- Mark Saxon, ESPNLosAngeles.com
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The other day, closer Jordan Walden ran the count to 3-and-2 against Cleveland Indians slugger Travis Hafner.
He looked in to get the sign and had to look twice when catcher Hank Conger flashed the sign for a changeup. He threw it and got a pop-up to center field. Last season, Walden scarcely threw the pitch.
"That shows you the confidence he had in it," Walden said.
More than 80 percent of the pitches Walden threw last season were fastballs. Nearly 16 percent were sliders and fewer than 3 percent were changeups. He's hoping the pitch, if he can begin to trust it, will give him a valuable weapon, particularly against left-handed hitters, who performed slightly better than righties against Walden last season.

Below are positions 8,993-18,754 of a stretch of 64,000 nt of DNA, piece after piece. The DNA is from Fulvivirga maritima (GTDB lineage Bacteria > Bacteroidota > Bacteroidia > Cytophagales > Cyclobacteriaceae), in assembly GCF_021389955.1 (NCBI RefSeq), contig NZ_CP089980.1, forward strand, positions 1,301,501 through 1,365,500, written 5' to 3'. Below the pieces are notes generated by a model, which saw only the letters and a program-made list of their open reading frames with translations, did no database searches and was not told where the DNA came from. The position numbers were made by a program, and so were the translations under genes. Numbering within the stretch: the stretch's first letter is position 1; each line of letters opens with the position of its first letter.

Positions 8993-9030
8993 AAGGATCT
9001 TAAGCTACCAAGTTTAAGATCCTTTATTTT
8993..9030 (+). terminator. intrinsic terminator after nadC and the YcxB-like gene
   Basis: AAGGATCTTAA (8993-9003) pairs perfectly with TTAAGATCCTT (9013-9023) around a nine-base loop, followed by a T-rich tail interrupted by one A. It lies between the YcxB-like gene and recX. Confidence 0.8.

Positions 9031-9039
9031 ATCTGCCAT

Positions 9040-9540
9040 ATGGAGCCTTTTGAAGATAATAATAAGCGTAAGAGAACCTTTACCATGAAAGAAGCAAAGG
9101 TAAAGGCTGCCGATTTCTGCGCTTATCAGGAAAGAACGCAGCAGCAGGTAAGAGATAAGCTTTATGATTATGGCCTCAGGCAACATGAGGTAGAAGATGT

Walden reached the All-Star game as a rookie, but also blew 10 saves, tied for most in the majors. He throws his changeup at about 88 mph, roughly 10 mph slower than his average fastball.
"I love my fastball. I'm still a fastball pitcher, but people can hit your fastball eventually, even when it's 100 mph," Walden said. "I need something to throw their timing off."
The other day, closer Jordan Walden ran the count to 3-and-2 against Cleveland Indians slugger Travis Hafner.He looked in to get the sign and had to look twice when catcher Hank Conger flashed the sign for a changeup.